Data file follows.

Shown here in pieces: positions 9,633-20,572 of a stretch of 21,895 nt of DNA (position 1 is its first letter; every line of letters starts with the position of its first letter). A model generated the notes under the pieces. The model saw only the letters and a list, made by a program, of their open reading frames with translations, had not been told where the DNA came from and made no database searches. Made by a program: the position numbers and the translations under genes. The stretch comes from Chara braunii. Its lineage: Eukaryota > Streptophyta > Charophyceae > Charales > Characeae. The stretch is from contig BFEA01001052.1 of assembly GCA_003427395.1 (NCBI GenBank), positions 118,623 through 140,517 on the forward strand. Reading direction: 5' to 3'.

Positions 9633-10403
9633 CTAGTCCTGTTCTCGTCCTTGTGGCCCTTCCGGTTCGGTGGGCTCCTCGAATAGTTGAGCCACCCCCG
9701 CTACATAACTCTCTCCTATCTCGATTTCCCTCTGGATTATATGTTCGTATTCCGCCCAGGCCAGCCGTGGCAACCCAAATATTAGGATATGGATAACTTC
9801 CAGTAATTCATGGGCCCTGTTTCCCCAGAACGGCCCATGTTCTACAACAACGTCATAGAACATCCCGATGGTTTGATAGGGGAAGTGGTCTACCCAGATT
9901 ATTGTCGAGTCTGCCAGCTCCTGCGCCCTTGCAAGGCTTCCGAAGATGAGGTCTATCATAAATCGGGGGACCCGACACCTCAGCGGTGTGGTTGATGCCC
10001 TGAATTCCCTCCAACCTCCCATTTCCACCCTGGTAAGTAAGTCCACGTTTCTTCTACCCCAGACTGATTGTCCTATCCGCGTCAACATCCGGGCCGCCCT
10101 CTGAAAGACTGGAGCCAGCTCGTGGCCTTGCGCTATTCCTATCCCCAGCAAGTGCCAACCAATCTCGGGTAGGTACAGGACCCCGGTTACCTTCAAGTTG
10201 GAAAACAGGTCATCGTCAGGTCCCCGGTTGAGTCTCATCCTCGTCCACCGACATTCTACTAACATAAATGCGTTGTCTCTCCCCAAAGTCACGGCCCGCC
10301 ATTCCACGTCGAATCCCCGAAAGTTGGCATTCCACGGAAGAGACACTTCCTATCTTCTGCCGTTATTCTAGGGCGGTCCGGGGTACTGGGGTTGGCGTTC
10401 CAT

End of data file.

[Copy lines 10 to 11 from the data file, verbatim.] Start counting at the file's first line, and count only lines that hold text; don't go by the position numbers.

10301 ATTCCACGTCGAATCCCCGAAAGTTGGCATTCCACGGAAGAGACACTTCCTATCTTCTGCCGTTATTCTAGGGCGGTCCGGGGTACTGGGGTTGGCGTTC
10401 CAT